medwireNews: Accounting for the age of red blood cells (RBCs) strengthens the association between glycated haemoglobin (HbA1c) and glucose levels, improving estimates of glycaemic control in patients with diabetes, a study shows.
An average glucose level “of 150 mg/dl may be associated with HbA1c anywhere between 5.5 and 8.0%, and an HbA1c of 6.5% may reflect [average glucose] anywhere between 125 and 175 mg/dl”, say John Higgins (Massachusetts General Hospital, Boston, USA) and co-researchers.
But the team’s modelling showed that variation in average RBC age accounted for all the variability in HbA1c levels that was not explained by blood glucose levels. They explain that haemoglobin in older RBCs “has had more time to become glycated, and older RBCs therefore have higher glycated fractions.”
By measuring RBC age, Higgins et al were able to calculate a patient-specific corrected relationship between HbA1c and blood glucose, based on the weighted average level measured by continuous glucose monitoring. In four sets of patients (ranging from 30 to 234 patients), the coefficient of variation for this corrected relationship was as high as 10.8% – but could always be explained entirely by inter-patient differences in RBC age.
For standard HbA1c measurements (16 from nine patients), the median absolute error in estimated average glucose level was 15 mg/dL.
The researchers say that the difference in average glucose level between someone without diabetes and a diabetic patient with poor glycaemic control can be around 15 mg/dL, so errors of this magnitude “could mislead clinicians and patients and compromise patient care and optimal management of long-term risk of complications.”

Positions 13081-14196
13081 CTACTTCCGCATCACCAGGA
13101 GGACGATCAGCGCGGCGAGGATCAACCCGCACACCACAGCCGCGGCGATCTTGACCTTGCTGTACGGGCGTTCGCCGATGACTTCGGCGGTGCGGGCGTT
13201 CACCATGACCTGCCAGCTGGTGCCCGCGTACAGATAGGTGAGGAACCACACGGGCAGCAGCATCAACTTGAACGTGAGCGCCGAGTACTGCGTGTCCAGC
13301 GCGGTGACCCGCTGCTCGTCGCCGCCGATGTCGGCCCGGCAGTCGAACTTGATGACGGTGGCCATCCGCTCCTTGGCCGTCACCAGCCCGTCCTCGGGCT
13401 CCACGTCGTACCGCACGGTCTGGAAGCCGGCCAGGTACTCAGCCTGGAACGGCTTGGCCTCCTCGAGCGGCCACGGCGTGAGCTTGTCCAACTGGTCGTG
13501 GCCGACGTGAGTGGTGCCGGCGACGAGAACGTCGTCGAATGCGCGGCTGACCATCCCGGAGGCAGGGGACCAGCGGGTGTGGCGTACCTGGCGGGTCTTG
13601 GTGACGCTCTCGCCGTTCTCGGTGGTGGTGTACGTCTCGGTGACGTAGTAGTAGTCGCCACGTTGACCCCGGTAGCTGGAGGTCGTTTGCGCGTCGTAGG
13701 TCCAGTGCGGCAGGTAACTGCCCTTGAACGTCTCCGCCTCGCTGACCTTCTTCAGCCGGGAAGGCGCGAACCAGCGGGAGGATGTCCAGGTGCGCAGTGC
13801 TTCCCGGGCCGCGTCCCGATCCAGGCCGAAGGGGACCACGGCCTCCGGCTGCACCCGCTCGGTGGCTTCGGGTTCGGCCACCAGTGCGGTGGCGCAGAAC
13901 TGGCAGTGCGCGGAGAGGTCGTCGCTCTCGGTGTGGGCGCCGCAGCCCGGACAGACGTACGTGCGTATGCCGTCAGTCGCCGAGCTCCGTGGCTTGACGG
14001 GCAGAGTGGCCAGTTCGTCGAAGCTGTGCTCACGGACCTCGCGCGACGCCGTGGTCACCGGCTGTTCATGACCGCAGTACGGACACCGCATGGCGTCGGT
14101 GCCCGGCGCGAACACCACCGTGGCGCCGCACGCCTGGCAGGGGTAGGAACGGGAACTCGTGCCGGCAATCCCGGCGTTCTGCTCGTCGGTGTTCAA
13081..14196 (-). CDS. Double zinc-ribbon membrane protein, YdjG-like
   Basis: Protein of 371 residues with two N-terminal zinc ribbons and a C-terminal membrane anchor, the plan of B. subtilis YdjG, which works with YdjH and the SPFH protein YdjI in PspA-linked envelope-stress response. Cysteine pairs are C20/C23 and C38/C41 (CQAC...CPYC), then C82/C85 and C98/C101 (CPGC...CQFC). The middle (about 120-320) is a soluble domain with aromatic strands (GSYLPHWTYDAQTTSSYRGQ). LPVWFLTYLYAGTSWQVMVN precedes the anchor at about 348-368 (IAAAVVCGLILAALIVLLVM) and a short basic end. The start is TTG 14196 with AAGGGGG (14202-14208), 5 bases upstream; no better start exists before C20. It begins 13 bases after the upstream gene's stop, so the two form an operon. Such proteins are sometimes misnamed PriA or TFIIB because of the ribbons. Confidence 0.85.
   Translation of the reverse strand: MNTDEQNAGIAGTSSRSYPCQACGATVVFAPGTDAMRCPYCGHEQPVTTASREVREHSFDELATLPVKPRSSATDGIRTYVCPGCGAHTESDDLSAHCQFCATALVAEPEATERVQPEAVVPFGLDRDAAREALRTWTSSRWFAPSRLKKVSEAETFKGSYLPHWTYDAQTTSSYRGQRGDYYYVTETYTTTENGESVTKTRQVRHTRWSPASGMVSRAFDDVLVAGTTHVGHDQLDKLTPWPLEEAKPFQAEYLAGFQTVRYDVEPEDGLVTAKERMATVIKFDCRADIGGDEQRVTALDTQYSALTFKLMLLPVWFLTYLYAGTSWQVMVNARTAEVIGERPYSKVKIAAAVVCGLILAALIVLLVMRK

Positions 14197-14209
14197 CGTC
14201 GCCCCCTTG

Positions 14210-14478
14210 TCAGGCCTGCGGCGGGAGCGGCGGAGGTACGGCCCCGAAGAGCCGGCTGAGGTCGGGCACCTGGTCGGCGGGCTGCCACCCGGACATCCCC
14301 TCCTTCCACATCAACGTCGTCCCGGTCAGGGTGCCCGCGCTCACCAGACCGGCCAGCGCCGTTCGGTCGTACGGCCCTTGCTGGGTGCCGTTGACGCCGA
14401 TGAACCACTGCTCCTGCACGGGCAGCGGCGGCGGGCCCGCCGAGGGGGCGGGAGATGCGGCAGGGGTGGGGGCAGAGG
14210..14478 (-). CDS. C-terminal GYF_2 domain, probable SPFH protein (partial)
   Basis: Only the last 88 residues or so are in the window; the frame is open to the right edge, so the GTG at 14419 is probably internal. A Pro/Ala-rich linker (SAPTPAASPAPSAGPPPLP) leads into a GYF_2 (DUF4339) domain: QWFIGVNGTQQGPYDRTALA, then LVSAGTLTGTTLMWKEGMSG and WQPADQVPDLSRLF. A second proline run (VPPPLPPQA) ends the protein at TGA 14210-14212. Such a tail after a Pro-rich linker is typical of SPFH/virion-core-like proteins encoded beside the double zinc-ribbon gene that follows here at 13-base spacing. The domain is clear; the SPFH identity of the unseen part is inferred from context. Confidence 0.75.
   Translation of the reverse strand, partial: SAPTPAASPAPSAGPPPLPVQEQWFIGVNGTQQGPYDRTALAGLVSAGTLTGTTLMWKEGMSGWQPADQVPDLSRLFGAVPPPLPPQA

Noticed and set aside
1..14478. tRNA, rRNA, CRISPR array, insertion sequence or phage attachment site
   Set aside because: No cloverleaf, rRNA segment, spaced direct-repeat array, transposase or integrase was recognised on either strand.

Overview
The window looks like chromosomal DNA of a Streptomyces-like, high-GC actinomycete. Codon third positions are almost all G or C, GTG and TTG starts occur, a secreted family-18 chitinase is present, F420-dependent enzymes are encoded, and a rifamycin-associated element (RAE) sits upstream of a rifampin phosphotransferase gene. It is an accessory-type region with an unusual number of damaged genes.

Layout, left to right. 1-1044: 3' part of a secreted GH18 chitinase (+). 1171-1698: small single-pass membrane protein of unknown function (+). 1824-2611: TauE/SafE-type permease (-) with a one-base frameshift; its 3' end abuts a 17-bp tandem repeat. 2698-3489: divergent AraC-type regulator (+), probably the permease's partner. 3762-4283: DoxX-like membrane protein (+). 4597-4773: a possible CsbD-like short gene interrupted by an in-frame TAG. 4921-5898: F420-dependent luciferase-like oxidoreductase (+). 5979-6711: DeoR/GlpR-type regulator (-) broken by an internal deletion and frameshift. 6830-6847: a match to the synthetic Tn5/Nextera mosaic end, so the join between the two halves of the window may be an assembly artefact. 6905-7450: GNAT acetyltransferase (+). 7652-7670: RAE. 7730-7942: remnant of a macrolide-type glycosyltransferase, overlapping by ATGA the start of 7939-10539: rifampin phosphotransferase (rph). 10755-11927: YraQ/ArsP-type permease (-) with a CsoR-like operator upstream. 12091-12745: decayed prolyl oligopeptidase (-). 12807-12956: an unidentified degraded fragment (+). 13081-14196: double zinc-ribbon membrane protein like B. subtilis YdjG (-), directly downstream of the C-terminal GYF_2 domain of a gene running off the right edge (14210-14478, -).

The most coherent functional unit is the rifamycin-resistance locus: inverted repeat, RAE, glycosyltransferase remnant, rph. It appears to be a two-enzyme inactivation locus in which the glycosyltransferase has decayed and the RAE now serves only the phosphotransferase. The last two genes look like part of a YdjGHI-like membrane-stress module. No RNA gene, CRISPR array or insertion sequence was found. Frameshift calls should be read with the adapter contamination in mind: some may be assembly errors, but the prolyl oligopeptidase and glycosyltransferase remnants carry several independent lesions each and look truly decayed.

And the error in estimated average glucose level was more than 15 mg/dL for 31.4% of patients, they report in Science Translational Medicine.
But applying the patient-specific corrected model reduced the median absolute error by two-thirds, to 5 mg/dL, and the team confirmed this superior performance in measurements from over 300 more patients, finding the patient-specific model improved the median absolute error by at least 50%.
Furthermore, the proportion of patients whose estimated average glucose level was inaccurate by more than 15 mg/dL fell to just 9.6%.
The researchers point out that the model is only as accurate as the inputted data, being dependent on variability in HbA1c measurement methods and the duration of glucose monitoring, the optimum length of which remains to be determined.
They also note that some individual patients had relatively high glucose estimation errors, even with the patient-specific model, “and the source of those errors warrants further investigation”.
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